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Greetings from the Wickens lab!
Since the last newsletter, we have been focusing on how RNAs are controlled, and how networks of mRNA control are assembled and integrated. Lets start by talking about the people who are now in the lab; then those who’ve left; then a quick tour of our science; and a final few comments about Marv. And a plea to stay in touch! – Read More on page 64 of the Newsletter
Updates from the Wickens lab!
JJ Chritton is coming down the home stretch to the thesis finish line, doing what we hope will explain biochemically how certain mRNAs are controlled. The work hinges on the cell-free system she developed, a lateral move for a Genetics student (kudos to her), and proof that all these fields now merge. – Read More on page 48 of the Newsletter
In the lab…
JJ Chritton and Amy Cooke are both now working on their first papers, assembling figures, dealing with too many Marv comments, and getting Laurified. JJ’s efforts to figure out how a family of repressors do their thing is going well, mostly in a cell-free system. Amy has found that an enzyme thought to act one way to repress mRNAs can actually act entirely differently. In her spare time, Amy also just gave birth. (To a baby, Olivia, not just a manuscript). – Read more on page 53 of the Newsletter
As I write this newsletter this year, we sit in 9,000 feet of snow and ice, and await the next ice age, despite Greenland’s thaw. In our igloos, we continue to focus on how mRNAs are controlled, how proteins and RNAs find one another, and the many ways in which biology uses RNA. – Read more on page 48 of the Newsletter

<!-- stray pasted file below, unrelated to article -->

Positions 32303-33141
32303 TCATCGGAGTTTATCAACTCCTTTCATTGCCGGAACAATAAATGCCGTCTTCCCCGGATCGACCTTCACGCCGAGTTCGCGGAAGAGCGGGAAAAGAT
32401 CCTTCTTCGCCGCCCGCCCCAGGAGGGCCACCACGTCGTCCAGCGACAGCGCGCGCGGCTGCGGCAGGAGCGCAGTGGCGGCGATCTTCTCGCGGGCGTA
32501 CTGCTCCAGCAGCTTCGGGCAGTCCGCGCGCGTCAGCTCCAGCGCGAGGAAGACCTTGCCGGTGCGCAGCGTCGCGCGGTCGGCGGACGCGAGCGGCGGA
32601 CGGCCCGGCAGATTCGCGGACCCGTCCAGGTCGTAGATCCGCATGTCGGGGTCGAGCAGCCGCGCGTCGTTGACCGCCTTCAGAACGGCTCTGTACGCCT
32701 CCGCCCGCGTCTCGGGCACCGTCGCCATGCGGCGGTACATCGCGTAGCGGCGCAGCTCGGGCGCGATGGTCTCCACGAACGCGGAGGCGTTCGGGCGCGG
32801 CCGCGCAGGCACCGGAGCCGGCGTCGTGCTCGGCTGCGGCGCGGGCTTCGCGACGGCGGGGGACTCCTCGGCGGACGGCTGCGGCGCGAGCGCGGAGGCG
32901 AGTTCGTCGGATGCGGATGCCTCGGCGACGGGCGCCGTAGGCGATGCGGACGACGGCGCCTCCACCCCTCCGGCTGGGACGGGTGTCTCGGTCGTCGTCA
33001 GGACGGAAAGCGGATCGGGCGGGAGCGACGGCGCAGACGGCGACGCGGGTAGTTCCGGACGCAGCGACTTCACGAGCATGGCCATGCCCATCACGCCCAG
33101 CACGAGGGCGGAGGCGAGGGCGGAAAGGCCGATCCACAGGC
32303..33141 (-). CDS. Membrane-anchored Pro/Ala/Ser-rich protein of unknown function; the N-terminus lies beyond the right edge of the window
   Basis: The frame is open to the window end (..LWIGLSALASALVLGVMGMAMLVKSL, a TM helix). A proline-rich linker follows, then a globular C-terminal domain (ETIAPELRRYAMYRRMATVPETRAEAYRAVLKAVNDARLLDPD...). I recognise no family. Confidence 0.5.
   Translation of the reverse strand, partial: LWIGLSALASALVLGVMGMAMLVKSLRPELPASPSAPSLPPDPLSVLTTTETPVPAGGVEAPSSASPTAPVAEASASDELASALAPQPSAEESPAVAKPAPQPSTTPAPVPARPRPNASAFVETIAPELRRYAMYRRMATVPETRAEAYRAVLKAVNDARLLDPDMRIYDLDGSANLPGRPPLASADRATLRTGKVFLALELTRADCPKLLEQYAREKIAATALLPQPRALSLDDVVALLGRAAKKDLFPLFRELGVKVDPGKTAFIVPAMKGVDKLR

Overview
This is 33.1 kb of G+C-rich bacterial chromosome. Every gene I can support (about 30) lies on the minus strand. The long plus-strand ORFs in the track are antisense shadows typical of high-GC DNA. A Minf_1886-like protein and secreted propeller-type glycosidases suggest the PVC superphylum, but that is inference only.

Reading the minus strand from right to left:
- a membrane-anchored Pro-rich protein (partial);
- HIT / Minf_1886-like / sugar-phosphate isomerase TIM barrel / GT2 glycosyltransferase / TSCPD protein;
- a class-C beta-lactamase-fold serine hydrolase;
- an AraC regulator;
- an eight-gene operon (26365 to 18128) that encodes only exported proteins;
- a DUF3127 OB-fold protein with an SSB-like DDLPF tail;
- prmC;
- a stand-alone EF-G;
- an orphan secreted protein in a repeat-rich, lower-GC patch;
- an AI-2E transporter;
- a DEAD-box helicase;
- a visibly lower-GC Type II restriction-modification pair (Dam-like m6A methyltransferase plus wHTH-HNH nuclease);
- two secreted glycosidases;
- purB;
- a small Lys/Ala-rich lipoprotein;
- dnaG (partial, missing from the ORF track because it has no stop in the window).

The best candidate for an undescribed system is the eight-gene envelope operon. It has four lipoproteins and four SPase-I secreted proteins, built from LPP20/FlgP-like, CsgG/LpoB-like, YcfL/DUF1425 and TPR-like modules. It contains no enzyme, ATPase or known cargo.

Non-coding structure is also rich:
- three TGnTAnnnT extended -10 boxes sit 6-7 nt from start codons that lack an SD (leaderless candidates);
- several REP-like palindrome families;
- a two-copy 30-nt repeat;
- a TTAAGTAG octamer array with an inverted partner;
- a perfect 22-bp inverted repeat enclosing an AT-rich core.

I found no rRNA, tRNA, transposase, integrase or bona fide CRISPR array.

Here in the clearing, strange sounds from the rainforest. Chatter among the capuchins, high up in the canopy. Pop songs from the shrubs – the call of the bald-headed Daniel. Wild goats bray. An occasional coconut or beaker crashes to the floor. A silverback and the other males challenge the wild Labib. There is chest-beating, songbirds in the trees, frogs in the marsh. In the clearing of my office, above the sound of the tapping of keys, you can hear it all, and wonder. You may not be sure what species you are hearing, but you darn sure the rainforest is alive. – Read more on page 25 of the Newsletter
Birches, bloodroots and trilliums — each one unique, contribute to the excitement and animation of a walk in the early spring woods. So it is with the Wickens lab. It may not be entirely clear who is a wildflower and who a birch, boulder, or compost. But the woods in spring are wonderful place, full of surprises. Come with me along the path through the well-oiled gate next to my office. – Read more on page 23 of the Newsletter
Most years at about this time, sap rises in the trees, bulbs tentatively assert themselves, and students in the lab prepare for prelims. That all is true this year too. But this year is different. The later winter brought a new kind of transformation. Hair loss. – Read more on page 26 of the Newsletter
As the snow drifts down aimlessly this late afternoon, glistening from invisible heavens, I think of you all. I look out my immense window and see the quiet peace of the snow, and capture in my mind’s eye those of you who used to be here but now are off in the blistering nauseating relentless heat and sunshine of the West Coast or Southwest. How sad the sameness. Here, where men are men and women and women and we all get cold, we are at the beating heart of the seasons, feeling mortality’s breath on our cheeks, and getting — I admit it — antsy for the coming of bulbs and the rising of the sap. – Read more on page 22 of the Newsletter